The Fresh Loaf

News & Information for Amateur Bakers and Artisan Bread Enthusiasts

Baking techniques

sansanmlg's picture


February 3, 2011 - 2:49pm -- sansanmlg

I made croissant yesterday and the result was exactly like the picture on my recipe. It taste great but I am really curious about the different of my croissant and the one I usually buy on grocery store. Grocery one is soft inside and outside, while mine is crispy in the outside, soft in the inside. Is it because of the glaze?  Iam using egg yolk + milk.Thanks

dmsnyder's picture

This topic is not about the auricular anatomy of elves (or Vulcans). It's about scoring breads.

Scoring loaves creates a visually pleasing pattern, and it helps control the expansion of the loaf as it bakes. This was discussed not long ago in this topic:

The San Francisco Sourdough breads I baked today illustrate a more "advanced" aspect of scoring that is alluded to by both Hamelman (in "Bread") and Suas (in "Advanced Bread & Pastry.")

San Francisco Sourdough Breads (from Peter Reinhart's "Crust & Crumb")

Detail of bâtard crust, with "ear," grigne" & "bloom."

So, what is the point of an ear?

What Suas called "the classic cut" is parallel to the long axis of a baguette or a bâtard. The cut is made with the blade at a shallow angle to the surface of the loaf. The cut should be shallow - about 1/4 inch deep. Paradoxically, this shallow cut results in the flap lifting better than a deeper cut would, thus forming a nice "ear." Hamelman (pg. 80) points out that "a deep cut will simply collapse from its own weight."

The angle is also important. "If the angle is not achieved and the cut is done with the blade vertical to the loaf, the two sides of the dough will spread very quickly during oven spring and expose an enormous surface area to the heat. The crust will begin to form too soon - sometimes before the end of oven spring - penalizing the development of the bread. If the cut is properly horizontal, the sides of the loaf will spread slower. The layer of dough created by the incision will partially and temporarily protect the surface from the heat and encourage a better oven spring and development." (Suas, pg. 116.)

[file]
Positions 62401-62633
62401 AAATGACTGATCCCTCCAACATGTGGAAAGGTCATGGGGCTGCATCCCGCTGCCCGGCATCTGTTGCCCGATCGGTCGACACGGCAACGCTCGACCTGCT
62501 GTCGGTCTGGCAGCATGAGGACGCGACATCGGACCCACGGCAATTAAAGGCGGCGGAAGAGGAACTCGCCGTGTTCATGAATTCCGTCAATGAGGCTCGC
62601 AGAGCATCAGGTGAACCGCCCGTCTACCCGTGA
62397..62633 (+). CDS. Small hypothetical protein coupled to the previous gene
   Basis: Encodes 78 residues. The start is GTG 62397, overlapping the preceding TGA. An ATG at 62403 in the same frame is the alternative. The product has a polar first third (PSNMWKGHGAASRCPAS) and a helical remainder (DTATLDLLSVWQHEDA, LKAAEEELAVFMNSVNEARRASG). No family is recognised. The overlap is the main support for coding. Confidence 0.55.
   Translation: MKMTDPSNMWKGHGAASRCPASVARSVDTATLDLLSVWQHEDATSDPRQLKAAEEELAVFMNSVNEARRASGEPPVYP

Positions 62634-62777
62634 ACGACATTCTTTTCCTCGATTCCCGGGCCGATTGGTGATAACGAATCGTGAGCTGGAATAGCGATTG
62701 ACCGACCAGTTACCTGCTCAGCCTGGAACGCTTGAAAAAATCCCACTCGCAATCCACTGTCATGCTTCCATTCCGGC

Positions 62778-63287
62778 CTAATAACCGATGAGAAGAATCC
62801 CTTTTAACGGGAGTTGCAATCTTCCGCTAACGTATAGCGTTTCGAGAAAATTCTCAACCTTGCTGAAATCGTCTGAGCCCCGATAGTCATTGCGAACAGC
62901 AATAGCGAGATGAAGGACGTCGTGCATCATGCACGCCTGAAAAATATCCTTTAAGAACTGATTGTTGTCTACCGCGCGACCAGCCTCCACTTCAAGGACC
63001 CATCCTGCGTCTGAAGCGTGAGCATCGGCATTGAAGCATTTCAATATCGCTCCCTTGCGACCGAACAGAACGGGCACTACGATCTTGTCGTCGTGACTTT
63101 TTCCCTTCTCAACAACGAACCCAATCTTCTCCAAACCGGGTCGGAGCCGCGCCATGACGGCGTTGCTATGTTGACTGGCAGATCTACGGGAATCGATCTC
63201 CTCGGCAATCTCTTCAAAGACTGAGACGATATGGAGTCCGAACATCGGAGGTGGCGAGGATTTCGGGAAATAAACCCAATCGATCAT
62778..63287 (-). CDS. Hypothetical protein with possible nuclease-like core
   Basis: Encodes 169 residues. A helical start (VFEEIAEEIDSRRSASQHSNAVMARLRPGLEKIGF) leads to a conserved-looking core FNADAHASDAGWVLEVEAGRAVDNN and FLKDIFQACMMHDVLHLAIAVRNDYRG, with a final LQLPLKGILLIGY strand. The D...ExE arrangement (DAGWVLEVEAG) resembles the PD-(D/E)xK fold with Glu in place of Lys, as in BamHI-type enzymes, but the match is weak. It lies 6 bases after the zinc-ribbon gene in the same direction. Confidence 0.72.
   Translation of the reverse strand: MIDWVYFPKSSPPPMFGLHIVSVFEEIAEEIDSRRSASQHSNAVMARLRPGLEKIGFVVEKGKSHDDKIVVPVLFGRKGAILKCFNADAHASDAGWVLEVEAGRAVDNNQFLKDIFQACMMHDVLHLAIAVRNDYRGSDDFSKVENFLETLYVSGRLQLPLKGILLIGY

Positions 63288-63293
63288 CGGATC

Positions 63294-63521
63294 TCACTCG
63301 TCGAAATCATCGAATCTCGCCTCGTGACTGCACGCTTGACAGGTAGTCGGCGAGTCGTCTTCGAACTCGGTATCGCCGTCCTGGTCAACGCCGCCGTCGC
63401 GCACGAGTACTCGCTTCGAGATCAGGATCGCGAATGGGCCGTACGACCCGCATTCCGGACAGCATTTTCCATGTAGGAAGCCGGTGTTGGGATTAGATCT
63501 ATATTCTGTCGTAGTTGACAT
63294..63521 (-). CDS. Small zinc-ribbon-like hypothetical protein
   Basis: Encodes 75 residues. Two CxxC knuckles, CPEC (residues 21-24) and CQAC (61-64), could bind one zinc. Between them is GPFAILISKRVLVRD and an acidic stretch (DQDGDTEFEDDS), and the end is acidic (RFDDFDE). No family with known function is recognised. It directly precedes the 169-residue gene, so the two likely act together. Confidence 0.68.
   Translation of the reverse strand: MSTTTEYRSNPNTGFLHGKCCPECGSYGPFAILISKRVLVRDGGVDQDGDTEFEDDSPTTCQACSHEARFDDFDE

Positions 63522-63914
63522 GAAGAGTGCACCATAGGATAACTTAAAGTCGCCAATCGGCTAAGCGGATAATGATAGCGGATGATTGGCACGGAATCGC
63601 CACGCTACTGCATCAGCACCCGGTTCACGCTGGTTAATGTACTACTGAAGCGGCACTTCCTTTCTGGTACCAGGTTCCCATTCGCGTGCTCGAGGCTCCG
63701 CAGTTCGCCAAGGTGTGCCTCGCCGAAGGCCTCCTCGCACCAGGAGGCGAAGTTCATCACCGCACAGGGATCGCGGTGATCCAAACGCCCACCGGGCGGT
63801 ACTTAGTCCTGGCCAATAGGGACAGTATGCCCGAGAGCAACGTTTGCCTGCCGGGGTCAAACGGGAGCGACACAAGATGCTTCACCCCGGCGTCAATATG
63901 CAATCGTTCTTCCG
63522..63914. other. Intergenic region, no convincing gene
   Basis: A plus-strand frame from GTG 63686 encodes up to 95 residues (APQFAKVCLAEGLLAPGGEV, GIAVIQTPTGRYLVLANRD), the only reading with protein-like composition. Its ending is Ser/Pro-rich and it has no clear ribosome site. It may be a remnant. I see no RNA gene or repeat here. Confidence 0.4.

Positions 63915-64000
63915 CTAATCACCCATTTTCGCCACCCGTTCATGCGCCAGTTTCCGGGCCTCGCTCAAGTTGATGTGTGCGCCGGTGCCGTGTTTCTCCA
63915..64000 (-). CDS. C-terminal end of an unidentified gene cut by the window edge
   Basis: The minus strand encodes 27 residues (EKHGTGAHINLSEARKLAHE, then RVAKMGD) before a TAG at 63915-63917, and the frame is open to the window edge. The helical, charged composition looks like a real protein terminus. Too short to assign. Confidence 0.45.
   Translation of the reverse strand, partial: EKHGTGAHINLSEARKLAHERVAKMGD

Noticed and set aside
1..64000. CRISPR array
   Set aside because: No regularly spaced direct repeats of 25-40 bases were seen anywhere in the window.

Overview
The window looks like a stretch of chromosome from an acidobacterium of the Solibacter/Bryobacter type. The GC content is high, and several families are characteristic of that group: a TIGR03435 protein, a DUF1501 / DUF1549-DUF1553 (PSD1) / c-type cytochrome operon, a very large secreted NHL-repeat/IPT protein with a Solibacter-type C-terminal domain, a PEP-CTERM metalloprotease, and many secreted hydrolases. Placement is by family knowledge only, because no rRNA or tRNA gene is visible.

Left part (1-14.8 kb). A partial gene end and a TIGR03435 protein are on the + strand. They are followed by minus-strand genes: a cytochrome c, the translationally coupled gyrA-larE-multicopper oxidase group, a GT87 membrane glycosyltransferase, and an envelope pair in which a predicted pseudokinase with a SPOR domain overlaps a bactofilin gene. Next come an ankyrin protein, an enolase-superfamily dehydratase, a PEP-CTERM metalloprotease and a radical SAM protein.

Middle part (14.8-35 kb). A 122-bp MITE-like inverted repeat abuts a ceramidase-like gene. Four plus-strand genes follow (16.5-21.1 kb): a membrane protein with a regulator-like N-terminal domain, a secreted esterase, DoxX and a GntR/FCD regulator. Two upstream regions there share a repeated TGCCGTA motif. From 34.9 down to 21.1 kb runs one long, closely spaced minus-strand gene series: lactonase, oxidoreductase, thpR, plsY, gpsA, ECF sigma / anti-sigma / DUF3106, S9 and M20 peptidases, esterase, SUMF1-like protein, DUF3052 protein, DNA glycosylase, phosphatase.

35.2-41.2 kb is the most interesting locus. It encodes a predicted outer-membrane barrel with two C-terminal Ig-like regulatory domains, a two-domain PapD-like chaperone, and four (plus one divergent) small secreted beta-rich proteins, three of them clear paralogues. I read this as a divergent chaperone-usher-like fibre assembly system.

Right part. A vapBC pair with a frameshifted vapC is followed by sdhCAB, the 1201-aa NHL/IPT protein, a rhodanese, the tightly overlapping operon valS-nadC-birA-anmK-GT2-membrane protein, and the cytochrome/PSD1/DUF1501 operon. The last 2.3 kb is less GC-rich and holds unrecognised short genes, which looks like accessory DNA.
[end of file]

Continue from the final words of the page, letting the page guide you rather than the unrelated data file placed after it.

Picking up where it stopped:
The second photo, above, illustrates a fairly nice "ear," but it also shows that the bloom occured slowly, as it should. Notice that the color of the crust in the opening has 3 distinct degrees of browning, decreasing from left to right. The darker part on the left obviously opened first and was exposed to the direct heat of the oven for longer. If the bloom occured too rapidly, it would have a more even coloration. For example, see the photo of the boule, which was slashed with the blade held at 90 degrees to the surface of the loaf:

Boule scored with the blade held vertical to the loaf surface. Note the even coloration of the bloomed crust.

In summary, in order to achieve an optimal bloom in baguettes and bâtards, one must attend to 3 variables when scoring them:

  1. The cuts should be almost parallel to the long axis of the loaf.
  2. The blade should be held at about a 30 degree angle to the surface of the loaf.
  3. The depth of the cut should be shallow - about 1/4 inch.

Variable shading of the bloomed crust confirms that the desired slow but prolonged opening of the cut during oven spring occured.

Cool, isn't it?


colinwhipple's picture

No Magic Bullet

April 28, 2008 - 9:56am -- colinwhipple

BBA Basic SourdoughBBA Basic Sourdough

I think that sometimes we spend too much times looking for the perfect recipe that will give us what we want, a "Magic Bullet".  But in fact the answer is to spend more time reading and rereading those sections the front of the baking books which talk about the techniques.

CountryBoy's picture

Baking techniques

August 22, 2007 - 6:57am -- CountryBoy


BrownDog posted a test recently that showed there was not much difference between milk that is and is not scalded. But when I bake using scalded or unscalded milk my results are quite different.  Also the folks at King Arthur recommend scalded milk from their experience. So different people get different results from similar techniques.

It is beginning to look as if bread baking is more an art than science and that what works for one person does not work for another.

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